Jewish tradition notes that Shabbat is to be kept kodesh/holy (Ten Commandments). But in truth, Judaism has little that is inherently holy or sacred. We consecrate and make holy objects and time by setting them apart from the ordinary, the everyday. Consecration then is how we separate those times and things we declare sacred from the mundane and ordinary. A kiddush cup is sacred not because of the words inscribed on it or the grapes and vines decorating it, but by the fact that once it is set aside as Elijah’s Cup at the Seder it will not be used for a mint julep on Kentucky Derby Day.
So with Shabbat. We are to remove ourselves from the usual and ordinary to thus consecrate it. Tradition notes that nothing is to be either created or destroyed on Shabbat. In actual terms, then, nothing that we would do the other days of the week should be done as those days are defined by our work, our appointments, our chauffeuring. In our pluralistic world, we might therefore find meaning by our separation from all those “necessities” that pull us in different directions and make demands on our time.
We can celebrate Shabbat in the traditional manner by removing ourselves literally from the outside world and consecrate Shabbat in study, prayer, and camaraderie. We can also make Shabbat kodesh by deciding what is truly important in our lives, those things from which we are removed by the demands of our school or work, and commit ourselves to those self-fulfilling activities on Shabbat, by separating from the ordinary and accomplishing only those things that are self-defining. Sharing time with family and friends, doing those activities that cannot be done on other days would then be a way of making holy the day. If separating from the usual defines holiness, then what is self-defining would be the type of consecratory act that would make Shabbat truly kodesh.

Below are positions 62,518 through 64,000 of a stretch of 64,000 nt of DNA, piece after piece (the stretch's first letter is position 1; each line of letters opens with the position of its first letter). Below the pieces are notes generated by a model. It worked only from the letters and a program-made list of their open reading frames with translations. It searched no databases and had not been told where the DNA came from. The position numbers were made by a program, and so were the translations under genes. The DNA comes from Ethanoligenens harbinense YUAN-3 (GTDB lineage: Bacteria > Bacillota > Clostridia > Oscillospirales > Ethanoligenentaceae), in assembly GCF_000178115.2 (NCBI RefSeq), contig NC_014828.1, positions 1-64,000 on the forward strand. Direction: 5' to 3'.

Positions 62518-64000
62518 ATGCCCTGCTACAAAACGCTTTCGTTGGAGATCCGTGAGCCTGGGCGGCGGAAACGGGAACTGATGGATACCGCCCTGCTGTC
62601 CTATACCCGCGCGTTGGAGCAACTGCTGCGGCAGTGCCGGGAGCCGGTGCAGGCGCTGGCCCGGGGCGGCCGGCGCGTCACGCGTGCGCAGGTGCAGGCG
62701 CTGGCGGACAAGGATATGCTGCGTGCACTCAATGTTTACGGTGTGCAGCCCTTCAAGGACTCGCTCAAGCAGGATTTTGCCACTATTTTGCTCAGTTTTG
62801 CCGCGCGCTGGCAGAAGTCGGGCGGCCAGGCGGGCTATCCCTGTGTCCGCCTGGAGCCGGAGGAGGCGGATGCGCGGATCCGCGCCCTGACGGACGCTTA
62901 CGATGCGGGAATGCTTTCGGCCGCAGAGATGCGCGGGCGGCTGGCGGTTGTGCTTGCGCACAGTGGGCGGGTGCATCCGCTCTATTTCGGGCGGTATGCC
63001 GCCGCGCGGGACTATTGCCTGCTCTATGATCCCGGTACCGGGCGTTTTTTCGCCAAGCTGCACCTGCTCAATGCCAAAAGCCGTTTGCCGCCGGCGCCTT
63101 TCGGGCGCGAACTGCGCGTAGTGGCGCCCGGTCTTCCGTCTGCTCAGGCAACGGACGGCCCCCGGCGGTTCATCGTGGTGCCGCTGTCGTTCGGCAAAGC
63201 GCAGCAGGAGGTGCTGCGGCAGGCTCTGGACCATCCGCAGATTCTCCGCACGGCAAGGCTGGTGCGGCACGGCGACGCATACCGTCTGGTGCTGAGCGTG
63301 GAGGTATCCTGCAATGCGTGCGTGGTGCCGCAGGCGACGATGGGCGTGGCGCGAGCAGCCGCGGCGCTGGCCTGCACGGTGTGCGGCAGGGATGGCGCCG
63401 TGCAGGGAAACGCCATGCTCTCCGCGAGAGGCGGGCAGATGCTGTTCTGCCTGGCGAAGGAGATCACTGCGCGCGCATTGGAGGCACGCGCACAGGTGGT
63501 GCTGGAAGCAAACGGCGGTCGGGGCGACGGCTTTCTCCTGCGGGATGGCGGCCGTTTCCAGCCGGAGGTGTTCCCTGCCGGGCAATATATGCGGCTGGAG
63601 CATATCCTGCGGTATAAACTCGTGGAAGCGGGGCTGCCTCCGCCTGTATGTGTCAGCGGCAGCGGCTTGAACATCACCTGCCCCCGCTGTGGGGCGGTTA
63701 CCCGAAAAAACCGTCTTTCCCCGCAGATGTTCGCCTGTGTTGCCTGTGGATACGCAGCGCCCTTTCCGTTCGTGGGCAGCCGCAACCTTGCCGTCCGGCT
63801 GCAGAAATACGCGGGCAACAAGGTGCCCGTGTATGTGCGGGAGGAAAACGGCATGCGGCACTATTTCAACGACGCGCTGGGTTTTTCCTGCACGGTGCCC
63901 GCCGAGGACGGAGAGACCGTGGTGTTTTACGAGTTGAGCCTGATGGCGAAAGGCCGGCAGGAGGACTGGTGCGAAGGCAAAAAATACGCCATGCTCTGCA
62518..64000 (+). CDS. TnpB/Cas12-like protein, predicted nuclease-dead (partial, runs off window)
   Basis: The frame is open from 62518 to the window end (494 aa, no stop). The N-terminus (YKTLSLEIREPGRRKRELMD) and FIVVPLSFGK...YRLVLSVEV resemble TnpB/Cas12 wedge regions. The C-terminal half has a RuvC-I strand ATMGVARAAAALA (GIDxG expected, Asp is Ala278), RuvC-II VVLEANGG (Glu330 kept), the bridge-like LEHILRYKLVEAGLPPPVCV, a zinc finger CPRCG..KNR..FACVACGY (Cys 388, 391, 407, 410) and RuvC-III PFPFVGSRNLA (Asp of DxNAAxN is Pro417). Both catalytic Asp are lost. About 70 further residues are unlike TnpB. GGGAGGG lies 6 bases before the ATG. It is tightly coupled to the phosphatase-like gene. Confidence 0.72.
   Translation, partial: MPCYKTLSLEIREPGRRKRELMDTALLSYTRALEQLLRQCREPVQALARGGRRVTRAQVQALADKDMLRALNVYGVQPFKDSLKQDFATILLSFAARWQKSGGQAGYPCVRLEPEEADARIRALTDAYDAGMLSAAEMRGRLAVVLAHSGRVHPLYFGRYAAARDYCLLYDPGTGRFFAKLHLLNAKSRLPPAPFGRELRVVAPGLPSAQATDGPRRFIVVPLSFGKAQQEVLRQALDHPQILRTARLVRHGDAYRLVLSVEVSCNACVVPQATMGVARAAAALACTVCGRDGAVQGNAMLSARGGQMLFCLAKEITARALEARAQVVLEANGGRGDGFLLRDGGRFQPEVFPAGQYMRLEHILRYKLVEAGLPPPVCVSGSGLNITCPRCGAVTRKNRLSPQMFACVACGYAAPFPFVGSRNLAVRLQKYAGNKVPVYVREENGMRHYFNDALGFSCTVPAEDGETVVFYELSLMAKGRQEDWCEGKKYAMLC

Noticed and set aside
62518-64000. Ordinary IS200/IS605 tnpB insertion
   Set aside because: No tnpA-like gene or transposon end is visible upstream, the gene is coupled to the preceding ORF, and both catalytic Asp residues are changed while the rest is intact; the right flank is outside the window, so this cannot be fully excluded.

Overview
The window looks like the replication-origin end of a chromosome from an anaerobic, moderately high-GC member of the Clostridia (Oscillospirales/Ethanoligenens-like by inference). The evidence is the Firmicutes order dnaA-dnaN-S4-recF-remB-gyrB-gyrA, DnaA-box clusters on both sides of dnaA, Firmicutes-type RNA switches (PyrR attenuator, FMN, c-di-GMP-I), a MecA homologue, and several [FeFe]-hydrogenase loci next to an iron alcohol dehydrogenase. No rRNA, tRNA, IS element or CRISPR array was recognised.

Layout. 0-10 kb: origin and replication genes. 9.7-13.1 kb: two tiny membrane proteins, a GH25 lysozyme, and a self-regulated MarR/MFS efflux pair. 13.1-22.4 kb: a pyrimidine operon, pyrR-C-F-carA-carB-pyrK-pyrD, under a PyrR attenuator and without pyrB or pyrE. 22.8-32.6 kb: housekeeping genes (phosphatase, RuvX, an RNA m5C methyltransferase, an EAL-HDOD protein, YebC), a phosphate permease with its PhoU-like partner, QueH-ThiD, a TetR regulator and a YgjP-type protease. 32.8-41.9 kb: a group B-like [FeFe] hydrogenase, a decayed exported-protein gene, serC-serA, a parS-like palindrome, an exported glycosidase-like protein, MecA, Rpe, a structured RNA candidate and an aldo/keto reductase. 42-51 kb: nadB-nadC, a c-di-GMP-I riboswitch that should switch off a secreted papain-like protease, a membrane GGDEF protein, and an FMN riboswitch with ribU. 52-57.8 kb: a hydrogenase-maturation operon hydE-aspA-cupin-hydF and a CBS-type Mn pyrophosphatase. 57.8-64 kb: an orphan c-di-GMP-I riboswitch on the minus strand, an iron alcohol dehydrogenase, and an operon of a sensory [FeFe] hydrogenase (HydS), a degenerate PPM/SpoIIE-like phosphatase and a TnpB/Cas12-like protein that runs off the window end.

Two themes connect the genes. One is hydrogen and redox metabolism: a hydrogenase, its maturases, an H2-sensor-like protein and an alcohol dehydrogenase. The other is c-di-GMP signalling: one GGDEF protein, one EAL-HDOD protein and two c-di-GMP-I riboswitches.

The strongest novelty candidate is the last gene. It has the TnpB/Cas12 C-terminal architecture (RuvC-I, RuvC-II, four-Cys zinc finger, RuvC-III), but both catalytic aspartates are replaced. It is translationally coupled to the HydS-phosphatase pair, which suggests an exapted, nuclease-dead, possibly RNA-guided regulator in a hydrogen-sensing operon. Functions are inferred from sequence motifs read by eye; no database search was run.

Typically, Shabbat is a time to reconnect to Hashem and family. The prohibitions of Shabbat are not "You Can'ts" but "You don't need to". It is a time to take extra time in meditation and prayer as well as spend time together with family and friends. It is also an excellent time to catch up on Torah learning.
We spend the whole week looking forward to the next Shabbat.
Shabbat is a litmus test for one's religousness. Bakeries and butchers must be Shabbat observant to be certified kosher. It is understood that keeping Shabbos involves more than 18% of a person's life.